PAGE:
Romans 13:14 - "Sunnyhill" Herne Bay Evangelical Free Church

Go to content

Main menu:

Sermon Notes > New Testament > Romans
Romans 13:14

"But put on the Lord Jesus Christ, and make no provision for the flesh, to gratify its desires."


"To Put On"

The expression concerns something simple and ordinary, it's an everyday affair isn't it and you understand what it means to put something on. There are several different things that we can and do put on:

  • Clothing, jewellery

  • Make-up

  • Patterns of behaviour

Paul employed the language of "putting on" to describe a number of spiritual realities and in particular to describe how the Christian is to relate to his Master Jesus Christ.

When he wrote to the Galatians Paul spoke of being clothed with Christ in terms of a definitive one-off event:

Gal.3:27 "For as many of you as were baptized into Christ have put on Christ."

Here in Romans he writes about this "clothing with Christ" as being something that we still have to do on a regular ongoing basis:

Rom.13:14 "But put on the Lord Jesus Christ, and make no provision for the flesh, to gratify its desires."

We're not to imagine that Paul contradicted himself or that somehow he didn't know what he was talking about, rather he was emphasising different aspects of what it means to be a Christian. Our salvation is rich and full and as such it covers the past, the present and the future. So if we are Christians we can talk in three tenses about our salvation:

  • In the past tense When we were converted and God declared us righteous in his sight because of Jesus Christ we say that we were saved. At that moment as we came into a faith union with Jesus Christ for the first time we put on Christ to use Paul's Galatians language.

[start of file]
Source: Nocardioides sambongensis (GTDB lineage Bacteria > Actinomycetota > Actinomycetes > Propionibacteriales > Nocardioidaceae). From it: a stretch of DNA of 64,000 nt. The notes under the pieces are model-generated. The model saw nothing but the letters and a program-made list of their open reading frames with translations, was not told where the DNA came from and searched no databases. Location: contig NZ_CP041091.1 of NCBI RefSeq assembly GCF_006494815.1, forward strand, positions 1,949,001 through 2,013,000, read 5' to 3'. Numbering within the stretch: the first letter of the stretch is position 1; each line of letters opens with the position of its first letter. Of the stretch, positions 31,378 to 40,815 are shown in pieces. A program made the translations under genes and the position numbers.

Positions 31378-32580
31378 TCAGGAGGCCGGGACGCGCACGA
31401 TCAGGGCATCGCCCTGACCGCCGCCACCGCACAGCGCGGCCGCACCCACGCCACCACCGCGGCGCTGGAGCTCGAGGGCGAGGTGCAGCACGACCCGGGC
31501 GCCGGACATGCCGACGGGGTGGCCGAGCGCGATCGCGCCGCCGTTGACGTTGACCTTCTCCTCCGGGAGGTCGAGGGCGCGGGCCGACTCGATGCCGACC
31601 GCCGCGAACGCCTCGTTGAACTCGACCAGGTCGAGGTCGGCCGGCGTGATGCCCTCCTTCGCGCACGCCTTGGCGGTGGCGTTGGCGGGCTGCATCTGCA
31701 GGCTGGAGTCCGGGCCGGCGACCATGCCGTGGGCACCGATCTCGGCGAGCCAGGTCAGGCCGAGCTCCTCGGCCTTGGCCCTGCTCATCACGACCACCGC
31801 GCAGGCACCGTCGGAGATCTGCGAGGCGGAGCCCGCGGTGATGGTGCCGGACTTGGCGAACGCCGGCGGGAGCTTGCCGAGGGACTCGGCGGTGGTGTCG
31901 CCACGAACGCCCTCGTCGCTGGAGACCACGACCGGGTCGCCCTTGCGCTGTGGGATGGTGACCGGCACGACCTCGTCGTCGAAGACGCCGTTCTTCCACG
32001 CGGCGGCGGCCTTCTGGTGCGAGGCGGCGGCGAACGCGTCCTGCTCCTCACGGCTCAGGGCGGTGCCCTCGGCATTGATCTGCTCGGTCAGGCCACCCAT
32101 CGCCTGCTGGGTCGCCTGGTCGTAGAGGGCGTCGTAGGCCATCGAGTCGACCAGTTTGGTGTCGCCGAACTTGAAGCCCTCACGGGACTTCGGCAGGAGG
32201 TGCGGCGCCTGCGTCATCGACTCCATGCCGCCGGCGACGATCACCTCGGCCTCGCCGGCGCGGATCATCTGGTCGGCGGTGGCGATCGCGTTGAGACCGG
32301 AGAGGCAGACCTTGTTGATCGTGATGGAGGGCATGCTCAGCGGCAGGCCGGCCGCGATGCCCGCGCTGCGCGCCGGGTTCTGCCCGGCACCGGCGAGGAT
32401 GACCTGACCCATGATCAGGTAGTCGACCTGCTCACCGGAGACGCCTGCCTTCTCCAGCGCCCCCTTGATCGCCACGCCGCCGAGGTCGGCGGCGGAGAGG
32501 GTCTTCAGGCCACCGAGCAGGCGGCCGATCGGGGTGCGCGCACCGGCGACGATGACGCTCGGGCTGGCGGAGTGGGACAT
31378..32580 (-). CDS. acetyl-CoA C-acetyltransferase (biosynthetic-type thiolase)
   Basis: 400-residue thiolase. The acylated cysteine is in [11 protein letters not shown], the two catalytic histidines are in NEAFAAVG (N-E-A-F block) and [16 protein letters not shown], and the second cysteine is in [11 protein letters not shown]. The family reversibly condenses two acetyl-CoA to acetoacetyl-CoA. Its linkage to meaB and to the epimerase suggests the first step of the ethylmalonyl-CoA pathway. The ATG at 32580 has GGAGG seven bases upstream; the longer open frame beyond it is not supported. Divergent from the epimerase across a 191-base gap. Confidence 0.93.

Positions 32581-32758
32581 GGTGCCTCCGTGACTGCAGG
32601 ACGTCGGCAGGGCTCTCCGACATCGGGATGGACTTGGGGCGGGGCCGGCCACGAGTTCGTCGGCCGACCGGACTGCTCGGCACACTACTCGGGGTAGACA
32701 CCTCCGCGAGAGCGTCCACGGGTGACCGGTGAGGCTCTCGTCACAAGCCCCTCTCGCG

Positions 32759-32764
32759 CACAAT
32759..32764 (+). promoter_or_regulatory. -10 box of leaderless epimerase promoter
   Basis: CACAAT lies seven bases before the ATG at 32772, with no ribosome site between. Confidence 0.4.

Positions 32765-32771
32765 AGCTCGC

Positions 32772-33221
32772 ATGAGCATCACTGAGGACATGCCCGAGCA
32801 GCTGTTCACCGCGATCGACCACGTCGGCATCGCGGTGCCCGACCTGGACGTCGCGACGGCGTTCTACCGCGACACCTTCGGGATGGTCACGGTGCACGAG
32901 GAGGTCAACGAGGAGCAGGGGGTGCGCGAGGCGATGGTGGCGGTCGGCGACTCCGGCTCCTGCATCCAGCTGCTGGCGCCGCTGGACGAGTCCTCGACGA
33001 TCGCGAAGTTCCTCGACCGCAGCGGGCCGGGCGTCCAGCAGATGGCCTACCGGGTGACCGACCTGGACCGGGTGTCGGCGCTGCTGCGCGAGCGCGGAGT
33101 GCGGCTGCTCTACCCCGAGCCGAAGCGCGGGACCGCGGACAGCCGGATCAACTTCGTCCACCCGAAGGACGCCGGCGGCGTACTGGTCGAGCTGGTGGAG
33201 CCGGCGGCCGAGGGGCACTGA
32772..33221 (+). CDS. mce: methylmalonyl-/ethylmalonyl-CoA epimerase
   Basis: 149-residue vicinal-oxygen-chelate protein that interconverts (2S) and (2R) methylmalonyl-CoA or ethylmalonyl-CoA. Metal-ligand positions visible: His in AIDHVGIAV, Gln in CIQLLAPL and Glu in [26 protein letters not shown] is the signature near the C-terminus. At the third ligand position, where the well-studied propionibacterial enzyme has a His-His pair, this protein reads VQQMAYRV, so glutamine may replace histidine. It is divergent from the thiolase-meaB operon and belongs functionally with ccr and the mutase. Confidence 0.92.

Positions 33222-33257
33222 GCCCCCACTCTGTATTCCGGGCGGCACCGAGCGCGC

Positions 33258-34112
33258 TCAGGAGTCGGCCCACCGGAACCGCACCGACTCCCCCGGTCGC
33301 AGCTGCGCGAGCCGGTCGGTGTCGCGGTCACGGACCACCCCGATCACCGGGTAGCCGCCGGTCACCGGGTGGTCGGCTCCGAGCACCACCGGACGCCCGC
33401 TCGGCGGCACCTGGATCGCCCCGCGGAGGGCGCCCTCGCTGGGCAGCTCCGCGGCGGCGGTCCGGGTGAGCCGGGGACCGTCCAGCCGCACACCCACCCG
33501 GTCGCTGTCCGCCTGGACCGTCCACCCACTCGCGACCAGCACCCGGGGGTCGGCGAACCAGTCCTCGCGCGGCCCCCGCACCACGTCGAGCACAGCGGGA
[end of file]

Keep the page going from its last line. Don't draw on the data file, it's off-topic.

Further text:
• In the present tense But our Christian life only began at that moment in time – it is essential that such a beginning take place as no-one can be a Christian without first becoming a Christian by repentance towards God and faith in Jesus Christ – and now that new life, having begun, must be lived out on a day-to-day basis. When we become Christians although God treats us as "not guilty" we do not yet behave as we should and continue to fall short of his standards, put simply we still sin and our need now is that we might go on being saved! Or to use Paul's Roman language we must go on putting on Christ.

  • In the future tense For completeness sake we can also speak of our salvation as a future event. When our earthly pilgrimage ends and we are still looking to Christ his work of salvation on our behalf will be finally brought to fulfilment – we will be saved and that for evermore. While the language of clothing is not specifically used the thought still is as we will be made just like him when he comes and we see him as he is!

In short, the whole Christian life is bound up with Jesus Christ – it begins with him, continues with him and is made complete when we are transformed to be like him!
This morning we are focusing our thoughts upon this middle part of the salvation of a Christian – the way in which, having become a Christian, he now leads his life as a Christian, we are thinking about the process of the Christian's sanctification.

What holds our attention as Christian people?
At this stage of his letter Paul is addressing the matter of how men and women who have already become Christians are to live their lives. Whether they make a success of their Christian lives or whether they prove to be failures will depend very largely upon what they habitually look at as being of first importance.

As is usually the case in the Bible the matter is presented to us very simply – it is in fact a straightforward choice between two options.

In the verses immediately preceding our text Paul has drawing attention to some stark alternatives:

  • The Christian is to cast off the works of darkness and put on the armour of light v.12

  • The Christian is to behave properly and not participate in morally degenerate activity v.13

Paul continues his list of contrasting options by calling upon the Christian to focus his attention upon:

  • Our Lord Jesus Christ and not upon

  • Our own fallen, self-centred nature

Indeed Paul tells us the Christian that he must favour the one and work to eliminate the other: v.14.

Why put on Christ?

Now it is one thing for us to know what is required of us but quite another to appreciate just why we're expected to follow that route. I want us to consider for a moment just why it is important for us to put on Christ before going on to think about what it means to put on Christ.

In order to answer the question why we should put on Christ let's start by thinking about some of the different reasons for which we put on other things such as clothing.

We need clothing because it covers us:

  • It hides nakedness and shame